Brazilian babies born with a birth defect blamed on the Zika virus may also often have serious eye problems on top of brain damage, doctors reported Tuesday.
They found troubling eye defects in more than a third of the babies they examined in December, and say they ruled out other known potential infections that could have caused them.
The discovery adds to a growing body of evidence that the babies suffering microcephaly in Brazil have a serious and unusual pattern of brain and nerve damage. Doctors and scientists are working to measure just how bad the surge in microcephaly cases in Brazil really is, and whether Zika is directly causing it.
But officials at the Centers for Disease Control and Prevention say there's no doubt something unusual is happening with microcephaly in Brazil, and it coincides with the arrival and explosive spread of Zika virus.
And it's clear that, whatever has happened to the newborns in Brazil with brain damage, the effects will be lifelong and and severely disabling.
The findings only involve 29 infants, but they were carefully examined and have had a battery of tests, Dr. Bruno de Paula Freitas and colleagues at Federal University of São Paulo in Brazil reported.
The babies all had microcephaly, defined as having a head that's 32 cm or less in circumference. When babies have such small heads, their brains are also underdeveloped.
"Twenty-three of 29 mothers (79.3 percent) reported suspected Zika virus infection signs and symptoms during pregnancy, 18 in the first trimester, four in the second trimester, and one in the third trimester," the team wrote in the Journal of the American Medical Association's JAMA Ophthalmology.
"Of the 29 infants (58 eyes) examined ocular abnormalities were present in 17 eyes (29.3 percent) of 10 children (34.5 percent)."
Dr. Lee Jampol, a professor of ophthalmology at Northwestern University's Feinberg School of Medicine, in Chicago, said it's not clear how much the lesions will affect the children's vision as they grow.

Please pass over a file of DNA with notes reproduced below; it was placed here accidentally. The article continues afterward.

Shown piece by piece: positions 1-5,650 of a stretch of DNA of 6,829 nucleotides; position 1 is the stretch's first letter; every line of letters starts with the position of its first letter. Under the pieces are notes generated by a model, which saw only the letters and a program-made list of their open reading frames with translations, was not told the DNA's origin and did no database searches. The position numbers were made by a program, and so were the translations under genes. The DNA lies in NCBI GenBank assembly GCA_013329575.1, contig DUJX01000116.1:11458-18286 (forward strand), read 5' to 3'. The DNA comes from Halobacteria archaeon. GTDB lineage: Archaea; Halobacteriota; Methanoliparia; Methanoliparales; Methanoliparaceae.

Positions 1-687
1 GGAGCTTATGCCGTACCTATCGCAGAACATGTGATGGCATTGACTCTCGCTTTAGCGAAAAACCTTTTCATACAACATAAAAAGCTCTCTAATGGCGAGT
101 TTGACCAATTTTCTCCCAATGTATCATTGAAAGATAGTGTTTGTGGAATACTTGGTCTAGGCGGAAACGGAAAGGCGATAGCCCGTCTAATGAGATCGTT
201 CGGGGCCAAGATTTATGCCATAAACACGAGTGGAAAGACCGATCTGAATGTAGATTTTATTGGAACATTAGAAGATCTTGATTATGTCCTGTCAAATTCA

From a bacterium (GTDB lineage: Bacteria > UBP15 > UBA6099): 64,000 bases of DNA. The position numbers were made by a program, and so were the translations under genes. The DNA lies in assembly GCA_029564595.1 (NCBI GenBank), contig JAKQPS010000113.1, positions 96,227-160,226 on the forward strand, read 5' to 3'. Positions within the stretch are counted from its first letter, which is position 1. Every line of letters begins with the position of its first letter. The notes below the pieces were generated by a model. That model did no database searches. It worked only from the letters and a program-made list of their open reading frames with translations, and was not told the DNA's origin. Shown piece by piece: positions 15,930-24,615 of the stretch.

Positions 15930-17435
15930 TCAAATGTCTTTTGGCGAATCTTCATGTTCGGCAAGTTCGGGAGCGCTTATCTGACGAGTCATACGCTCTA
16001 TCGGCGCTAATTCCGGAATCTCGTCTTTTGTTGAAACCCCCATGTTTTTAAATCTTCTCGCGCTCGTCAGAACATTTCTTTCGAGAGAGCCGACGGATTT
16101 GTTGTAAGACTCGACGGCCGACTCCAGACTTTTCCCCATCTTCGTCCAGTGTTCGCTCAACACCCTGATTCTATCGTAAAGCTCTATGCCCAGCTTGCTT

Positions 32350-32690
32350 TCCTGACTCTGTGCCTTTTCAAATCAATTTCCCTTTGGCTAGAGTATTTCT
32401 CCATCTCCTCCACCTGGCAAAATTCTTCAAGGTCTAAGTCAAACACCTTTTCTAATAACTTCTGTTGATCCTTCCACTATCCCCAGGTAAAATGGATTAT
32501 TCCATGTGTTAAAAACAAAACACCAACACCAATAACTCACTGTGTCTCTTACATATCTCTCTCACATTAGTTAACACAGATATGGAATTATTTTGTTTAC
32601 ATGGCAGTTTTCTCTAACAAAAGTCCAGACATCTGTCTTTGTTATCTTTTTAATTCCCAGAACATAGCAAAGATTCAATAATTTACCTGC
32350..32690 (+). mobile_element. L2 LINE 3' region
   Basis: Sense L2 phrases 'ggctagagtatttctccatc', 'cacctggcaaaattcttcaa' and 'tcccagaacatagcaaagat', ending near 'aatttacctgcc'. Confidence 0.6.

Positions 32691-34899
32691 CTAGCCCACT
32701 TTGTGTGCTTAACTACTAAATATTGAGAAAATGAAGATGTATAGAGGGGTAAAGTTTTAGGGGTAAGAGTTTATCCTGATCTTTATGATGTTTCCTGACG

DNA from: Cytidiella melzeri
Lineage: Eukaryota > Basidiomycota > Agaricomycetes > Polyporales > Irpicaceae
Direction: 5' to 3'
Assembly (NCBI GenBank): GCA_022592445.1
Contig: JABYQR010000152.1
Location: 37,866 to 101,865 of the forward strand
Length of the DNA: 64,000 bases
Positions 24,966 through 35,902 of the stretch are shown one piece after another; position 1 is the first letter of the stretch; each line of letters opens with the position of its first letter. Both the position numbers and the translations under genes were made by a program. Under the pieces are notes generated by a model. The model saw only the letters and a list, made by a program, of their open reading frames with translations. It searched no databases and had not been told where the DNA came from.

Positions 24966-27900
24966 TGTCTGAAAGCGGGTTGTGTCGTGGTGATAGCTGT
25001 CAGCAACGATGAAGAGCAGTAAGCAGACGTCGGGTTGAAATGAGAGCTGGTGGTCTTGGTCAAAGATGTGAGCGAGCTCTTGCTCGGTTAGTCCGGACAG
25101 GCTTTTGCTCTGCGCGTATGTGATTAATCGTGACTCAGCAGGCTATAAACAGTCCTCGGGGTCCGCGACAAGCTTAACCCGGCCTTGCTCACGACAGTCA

"It is very difficult to measure visual function in a newborn baby," Jampol told NBC news. "We are concerned that these lesions are going to have an effect on vision as the babies get older. There is a lot of testing that not been done yet."
On top of the lesions, found in several parts of the babies' eyes, the damage done by the microcephaly itself could affect their vision, Jampol said.
"If you look at some of the images, you will see little clumps of black pigment. Those shouldn't be there," said Jampol, who with his colleague Dr. Debra Goldstein wrote a commentary on the JAMA Opthalmology paper.
Some of the babies have scarred retinas, and that will affect their vision as they grow, he said.
It's not unexpected. The eyes are an extension of the brain, Jampol said. Other viruses known to damage the brains of developing babies, such as West Nile virus, cytomegalovirus and rubella, can also affect the eyes.
And sometimes adults infected with dengue virus, a close relative of Zika, also suffer damage to the retina, Jampol said.
"We don't know with 100 percent certainty that the virus is causing retinal lesions, but we think it likely," Jampol said.
Dr. William Dobyns, a geneticist at Seattle Children's Hospital, has said his examinations of some brain scans of kids with microcephaly from Brazil show "very severe, destructive injury to the brain".
Related: Answers to Your Questions About Zika
The CDC has advised pregnant women to stay away from countries where Zika is newly spreading; the World Health Organization has declared the outbreak of microcephaly to be a global public health emergency and Brazilian authorities are working to eradicate as many of the mosquitoes that carry Zika as possible.
Scientists are also teaming up to see what connection there is between Zika and microcephaly and whether the infection is causing a paralyzing neurological condition called Guillain-Barre syndrome in some patients.
There's no specific treatment and no vaccine for Zika, which was considered an extremely mild infection before Brazil called the alarm last year. About 80 percent of people who are infected don't even know it. Symptoms in the other 20 percent are usually mild and include a rash and fever,
One thing De Paula Freitas and colleagues noticed was that the mothers they've interviewed seem not to have had many instances of conjunctivitis, or pinkeye, which was considered a classic symptom of Zika.